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Why Doesn't The US Intercept North Korean Missiles? Maybe It Can't

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Why Doesn't The US Intercept North Korean Missiles? Maybe It Can't
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There is serious disagreement among defense experts about whether the United States has the tech to knock a North Korean missile out of the sky before it brings hellfire down on a friendly target.

The head of the Pentagon’s Missile Defense Agency, Air Force Lt. Gen. Samuel Greaves, told a symposium in Huntsville, Alabama, last month he’s pretty confident anti-missile technology can take out the latest North Korean intercontinental ballistic missile, the trajectory of which takes it out of the atmosphere before it comes down and explodes.

“We believe that the currently deployed ballistic missile defense system can meet today’s threat,” he said, according to the nonprofit Defense Tech think tank.

Other Experts Call U.S. Claims Baloney

Greaves has trumpeted a July test in which an anti-missile rocket launched from Alaska took out a decoy ICBM near Hawaii.

The agency said it was the 14th successful intercept in 14 attempts for the Terminal High Altitude Area Defense weapon system, a mobile launcher capable of intercepting ballistic missiles inside or outside the atmosphere during their final phase of flight.

The THAAD is manufactured by Lockheed Martin Corporation (NYSE: LMT). It carries no warhead, instead relying on the kinetic energy of impact to destroy the incoming missile. A kinetic energy hit won’t set off a nuke warhead.

Related Link: Ready, Aim, Fire: Northrop Best Bet To Profit From Overhaul Of U.S. Air Power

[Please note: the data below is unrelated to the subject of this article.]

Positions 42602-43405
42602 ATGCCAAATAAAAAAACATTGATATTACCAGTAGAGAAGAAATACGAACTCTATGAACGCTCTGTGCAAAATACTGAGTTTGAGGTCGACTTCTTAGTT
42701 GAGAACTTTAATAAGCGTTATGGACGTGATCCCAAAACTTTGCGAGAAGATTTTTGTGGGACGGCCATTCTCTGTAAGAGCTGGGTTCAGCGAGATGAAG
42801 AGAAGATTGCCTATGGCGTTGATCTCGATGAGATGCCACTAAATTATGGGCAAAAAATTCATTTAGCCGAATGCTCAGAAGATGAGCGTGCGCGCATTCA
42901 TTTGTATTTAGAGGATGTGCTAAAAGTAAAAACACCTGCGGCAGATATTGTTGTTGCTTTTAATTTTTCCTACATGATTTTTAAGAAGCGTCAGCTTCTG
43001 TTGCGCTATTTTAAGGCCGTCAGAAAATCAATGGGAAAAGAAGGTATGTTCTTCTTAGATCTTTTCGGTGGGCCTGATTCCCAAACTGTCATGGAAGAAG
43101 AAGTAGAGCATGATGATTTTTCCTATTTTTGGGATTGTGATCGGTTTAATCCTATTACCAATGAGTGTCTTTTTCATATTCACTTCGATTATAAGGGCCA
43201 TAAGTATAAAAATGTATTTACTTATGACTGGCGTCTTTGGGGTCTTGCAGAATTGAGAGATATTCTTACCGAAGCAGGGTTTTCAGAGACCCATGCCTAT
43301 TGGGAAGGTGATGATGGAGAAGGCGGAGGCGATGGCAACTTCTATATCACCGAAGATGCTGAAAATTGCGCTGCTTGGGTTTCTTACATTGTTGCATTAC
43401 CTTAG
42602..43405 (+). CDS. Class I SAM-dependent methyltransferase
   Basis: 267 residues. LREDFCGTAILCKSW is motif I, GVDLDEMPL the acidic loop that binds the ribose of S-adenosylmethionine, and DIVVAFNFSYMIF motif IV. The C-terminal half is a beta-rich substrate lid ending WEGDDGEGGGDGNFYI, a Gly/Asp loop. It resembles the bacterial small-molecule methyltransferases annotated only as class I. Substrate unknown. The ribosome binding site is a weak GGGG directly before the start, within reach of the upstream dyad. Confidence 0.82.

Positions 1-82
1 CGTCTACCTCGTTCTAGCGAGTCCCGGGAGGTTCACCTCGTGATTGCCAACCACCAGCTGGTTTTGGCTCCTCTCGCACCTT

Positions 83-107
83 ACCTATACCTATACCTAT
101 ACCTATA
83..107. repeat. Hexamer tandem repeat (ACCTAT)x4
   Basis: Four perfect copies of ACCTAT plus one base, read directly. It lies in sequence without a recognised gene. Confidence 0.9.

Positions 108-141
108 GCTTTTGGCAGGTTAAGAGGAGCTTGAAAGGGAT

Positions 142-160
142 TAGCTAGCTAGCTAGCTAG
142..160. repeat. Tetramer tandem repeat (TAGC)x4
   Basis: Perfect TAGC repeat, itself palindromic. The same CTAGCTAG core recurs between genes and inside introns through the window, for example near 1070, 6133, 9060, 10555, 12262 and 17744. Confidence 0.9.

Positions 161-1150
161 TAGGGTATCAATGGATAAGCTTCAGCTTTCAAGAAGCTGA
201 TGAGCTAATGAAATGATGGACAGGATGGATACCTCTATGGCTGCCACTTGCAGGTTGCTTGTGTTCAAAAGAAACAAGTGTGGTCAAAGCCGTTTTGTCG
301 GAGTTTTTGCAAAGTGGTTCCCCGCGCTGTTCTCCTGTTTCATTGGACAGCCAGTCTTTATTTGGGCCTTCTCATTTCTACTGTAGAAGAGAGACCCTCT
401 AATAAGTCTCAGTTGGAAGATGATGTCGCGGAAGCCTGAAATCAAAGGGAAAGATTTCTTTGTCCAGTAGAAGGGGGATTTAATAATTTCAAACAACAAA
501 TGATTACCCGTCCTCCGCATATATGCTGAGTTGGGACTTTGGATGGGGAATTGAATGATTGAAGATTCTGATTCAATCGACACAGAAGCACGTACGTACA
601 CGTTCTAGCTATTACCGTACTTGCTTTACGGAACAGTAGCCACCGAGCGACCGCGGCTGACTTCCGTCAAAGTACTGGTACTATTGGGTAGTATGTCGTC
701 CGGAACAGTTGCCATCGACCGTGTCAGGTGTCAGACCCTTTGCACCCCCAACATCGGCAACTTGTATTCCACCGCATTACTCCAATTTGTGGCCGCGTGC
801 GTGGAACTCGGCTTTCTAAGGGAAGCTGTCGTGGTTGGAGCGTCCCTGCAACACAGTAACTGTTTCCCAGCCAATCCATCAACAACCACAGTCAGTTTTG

Joe Cirincione, an analyst with the authoritative Defense One trade journal, was adamant in a column Sunday in saying that the Pentagon was overstating its capabilities. Last week, North Korea fired a ballistic missile over the northern Japanese island of Hokkaido, the second to soar over Japan in less than a month.

“The number one reason we don’t shoot down North Korea’s missiles is that we cannot,” he wrote. “Officials like to reassure their publics about our defense to these missiles. Japanese Chief Cabinet Secretary Yoshihide Suga told his nation after last week’s test, ‘We didn’t intercept it because no damage to Japanese territory was expected.”’

The True Test May Be Beyond Comprehension

Cirincione’s basic argument? The North Korean missiles fly too high. He said the apogee of the flight path over Japan last Friday was 475 miles. “None of the theater ballistic missile defense weapons in existence can reach that high,” he wrote.

Besides the THAAD, the U.S. missile defense network consists of Aegis missile system deployed on U.S. Navy ships off Japan, which have had a fairly dodgy track record in tests. Japan also hosts the Patriot system made by Raytheon Company (NYSE: RTN).

“All of these are basically designed to hit a missile in the post-mid-course or terminal phase, when it is on its way down, coming more or less straight at the defending system,” Cirincione wrote. “Patriot is meant to protect relatively small areas such as ports or air bases; THAAD defends a larger area; the advanced Aegis system theoretically could defend thousands of square kilometers.”

He said an Aegis ship would have to be deployed near the launch point, almost within North Korean waters, to have a puncher’s chance of knocking out a nuke.

“Even then,it would have to chase the missile, a race it is unlikely to win,” he wrote. “In the only one or two minutes of warning time any system would have, the probability of a successful engagement drops close to zero.”

Related Link: Rocket Expert: North Korea’s New Missiles Powered By Black Market, Soviet-Era Engines

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Image Credit: By U.S. Navy - Missile Defense Agency tests an interceptor., Public Domain, via Wikimedia Commons

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